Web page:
Western Jets have never had a player taken with the first pick in the AFL National Draft, but that could change on Friday night.

The Jets have a genuine shot at providing the No.1 prospect in the nation, with gun youngster Cameron Rayner in the mix.

Rayner is unlikely to fall below the third pick, but many experts, on phantom drafts, have him locked into the top spot.

Should he be selected with pick one, Rayner, a Hillside Sharks and Essendon Doutta Stars product, will make Jets history and head to the Brisbane Lions.

If the Lions look elsewhere, a move to Fremantle is a possibility.

Should Rayner fall out of the top two, the Melbourne-based clubs will get their chance to swoop on the local, with Carlton and North Melbourne holding picks three and four respectively.

Jets coach Torin Baker has fielded calls and had conversations with plenty of AFL recruiters.

But he is none the wiser about where Rayner could land as the draft unfolds.

“It’s really hard to know which way clubs are going to go because they like to keep their cards really close to their chest,” Baker said.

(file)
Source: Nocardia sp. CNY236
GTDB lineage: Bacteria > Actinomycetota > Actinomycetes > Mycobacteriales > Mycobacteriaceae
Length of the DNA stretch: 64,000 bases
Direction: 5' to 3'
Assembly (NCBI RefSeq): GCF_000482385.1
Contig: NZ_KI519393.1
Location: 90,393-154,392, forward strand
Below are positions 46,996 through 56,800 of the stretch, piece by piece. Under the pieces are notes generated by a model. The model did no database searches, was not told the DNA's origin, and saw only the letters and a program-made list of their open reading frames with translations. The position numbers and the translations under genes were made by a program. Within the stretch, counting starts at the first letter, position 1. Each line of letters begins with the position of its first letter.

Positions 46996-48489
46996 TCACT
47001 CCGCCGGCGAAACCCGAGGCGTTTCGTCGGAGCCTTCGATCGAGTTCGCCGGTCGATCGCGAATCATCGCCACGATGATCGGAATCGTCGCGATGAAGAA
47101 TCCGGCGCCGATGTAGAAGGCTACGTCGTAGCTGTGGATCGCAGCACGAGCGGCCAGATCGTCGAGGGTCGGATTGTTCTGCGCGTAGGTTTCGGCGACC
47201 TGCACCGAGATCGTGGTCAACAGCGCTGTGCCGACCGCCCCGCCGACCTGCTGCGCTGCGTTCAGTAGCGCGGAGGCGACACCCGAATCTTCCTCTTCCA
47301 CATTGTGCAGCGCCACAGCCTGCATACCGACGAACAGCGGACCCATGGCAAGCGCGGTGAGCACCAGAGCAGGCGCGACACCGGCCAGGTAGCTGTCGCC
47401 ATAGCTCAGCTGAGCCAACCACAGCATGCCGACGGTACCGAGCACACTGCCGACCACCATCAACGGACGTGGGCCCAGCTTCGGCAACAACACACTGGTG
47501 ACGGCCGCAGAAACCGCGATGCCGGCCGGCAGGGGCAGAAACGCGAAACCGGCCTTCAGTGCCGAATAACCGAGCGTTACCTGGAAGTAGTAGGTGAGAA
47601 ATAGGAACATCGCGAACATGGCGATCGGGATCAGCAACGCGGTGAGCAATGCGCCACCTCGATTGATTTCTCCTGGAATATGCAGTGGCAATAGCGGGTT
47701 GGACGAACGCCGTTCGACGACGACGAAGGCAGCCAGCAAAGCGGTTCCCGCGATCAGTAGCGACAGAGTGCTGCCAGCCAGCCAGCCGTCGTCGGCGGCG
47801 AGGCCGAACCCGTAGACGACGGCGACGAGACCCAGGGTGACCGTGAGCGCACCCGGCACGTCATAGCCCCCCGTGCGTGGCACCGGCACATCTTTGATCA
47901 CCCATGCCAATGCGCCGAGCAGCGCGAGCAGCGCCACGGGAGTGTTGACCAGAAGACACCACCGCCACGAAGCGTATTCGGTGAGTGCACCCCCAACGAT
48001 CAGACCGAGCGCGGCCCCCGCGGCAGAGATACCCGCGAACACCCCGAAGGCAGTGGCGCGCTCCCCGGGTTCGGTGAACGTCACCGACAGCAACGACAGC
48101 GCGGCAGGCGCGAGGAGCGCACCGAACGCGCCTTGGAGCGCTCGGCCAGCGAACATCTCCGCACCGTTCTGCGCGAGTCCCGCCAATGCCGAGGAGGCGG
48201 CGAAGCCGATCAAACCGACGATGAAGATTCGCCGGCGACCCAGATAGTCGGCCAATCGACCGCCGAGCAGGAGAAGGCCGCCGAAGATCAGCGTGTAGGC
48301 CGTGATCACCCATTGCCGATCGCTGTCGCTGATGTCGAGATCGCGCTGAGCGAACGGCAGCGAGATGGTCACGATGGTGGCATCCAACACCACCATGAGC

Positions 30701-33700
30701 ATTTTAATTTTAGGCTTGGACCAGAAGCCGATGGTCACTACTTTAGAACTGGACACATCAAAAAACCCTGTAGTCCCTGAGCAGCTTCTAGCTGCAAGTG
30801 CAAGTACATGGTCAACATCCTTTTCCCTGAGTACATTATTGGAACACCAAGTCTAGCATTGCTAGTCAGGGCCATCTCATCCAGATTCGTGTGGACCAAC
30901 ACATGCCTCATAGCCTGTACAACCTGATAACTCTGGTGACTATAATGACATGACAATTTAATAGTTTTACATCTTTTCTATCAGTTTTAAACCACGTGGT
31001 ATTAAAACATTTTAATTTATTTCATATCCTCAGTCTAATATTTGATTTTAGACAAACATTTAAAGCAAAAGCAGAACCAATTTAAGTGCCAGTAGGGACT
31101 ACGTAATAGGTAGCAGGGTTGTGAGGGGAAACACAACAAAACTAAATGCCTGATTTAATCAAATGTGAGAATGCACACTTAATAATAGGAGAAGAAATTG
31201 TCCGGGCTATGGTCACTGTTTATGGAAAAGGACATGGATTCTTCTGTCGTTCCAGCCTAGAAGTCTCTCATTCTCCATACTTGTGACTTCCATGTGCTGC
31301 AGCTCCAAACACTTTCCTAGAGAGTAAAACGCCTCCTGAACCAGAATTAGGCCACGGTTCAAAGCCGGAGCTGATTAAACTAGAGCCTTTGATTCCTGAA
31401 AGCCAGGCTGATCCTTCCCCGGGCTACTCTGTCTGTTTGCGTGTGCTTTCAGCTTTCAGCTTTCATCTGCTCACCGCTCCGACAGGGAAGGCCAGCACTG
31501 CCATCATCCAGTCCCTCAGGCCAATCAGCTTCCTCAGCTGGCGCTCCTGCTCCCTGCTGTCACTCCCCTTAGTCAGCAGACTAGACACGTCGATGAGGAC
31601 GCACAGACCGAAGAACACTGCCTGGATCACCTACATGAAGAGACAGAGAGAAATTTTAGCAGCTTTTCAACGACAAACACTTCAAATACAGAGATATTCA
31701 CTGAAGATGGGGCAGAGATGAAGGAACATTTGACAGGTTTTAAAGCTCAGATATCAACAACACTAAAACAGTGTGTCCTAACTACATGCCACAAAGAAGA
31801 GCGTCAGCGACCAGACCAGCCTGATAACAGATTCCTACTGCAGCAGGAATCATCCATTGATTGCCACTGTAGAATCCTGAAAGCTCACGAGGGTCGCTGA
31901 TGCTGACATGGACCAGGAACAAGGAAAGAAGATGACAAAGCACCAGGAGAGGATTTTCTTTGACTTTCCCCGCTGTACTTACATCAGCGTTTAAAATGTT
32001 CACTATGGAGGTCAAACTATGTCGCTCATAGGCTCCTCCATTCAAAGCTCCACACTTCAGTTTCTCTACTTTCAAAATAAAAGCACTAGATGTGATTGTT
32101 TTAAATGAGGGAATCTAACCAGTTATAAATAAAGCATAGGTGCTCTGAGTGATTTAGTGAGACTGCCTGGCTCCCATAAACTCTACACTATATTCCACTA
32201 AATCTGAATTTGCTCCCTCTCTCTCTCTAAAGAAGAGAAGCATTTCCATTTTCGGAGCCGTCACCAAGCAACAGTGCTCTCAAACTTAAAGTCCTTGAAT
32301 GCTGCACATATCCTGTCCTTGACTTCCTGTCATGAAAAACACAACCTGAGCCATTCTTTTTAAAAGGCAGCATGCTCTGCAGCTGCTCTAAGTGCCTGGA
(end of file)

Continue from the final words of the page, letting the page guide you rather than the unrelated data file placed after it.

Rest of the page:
“Clearly, Cam deserves to be in that conversation.

“He’s been the early choice as the No.1, but whether that remains the same on draft night, I’m not sure.”

Baker said Rayner’s competitiveness should see him shine at AFL level.

“A club will be really happy that they get a really good player,” he said.

Shannon Grant, taken with pick three in the 1994 draft, remains the top Western Jets’ draftee.

Grant went on to play more than 300 games with Sydney and North Melbourne, claiming a Norm Smith Medal for best-on-ground in the grand final in the Kangaroos’ 1999 premiership side.

Will Hoskin-Elliott, the next earliest Jets draftee, was taken with pick four by GWS Giants in 2011.

Rayner, a powerful half forward-midfielder, has rare qualities that could see him become the No.1 pick – or make the clubs that pass on him forever rue the day.

“He’s had that X factor about him,” Baker said.

“Whether it’s been at the national championships, local grand finals or with us, it’s that ability to be a match winner and change games pretty quickly.

“He’s got some of those rare athletic qualities. He’s got the power and strength in his game – and that contested ball-winning ability.”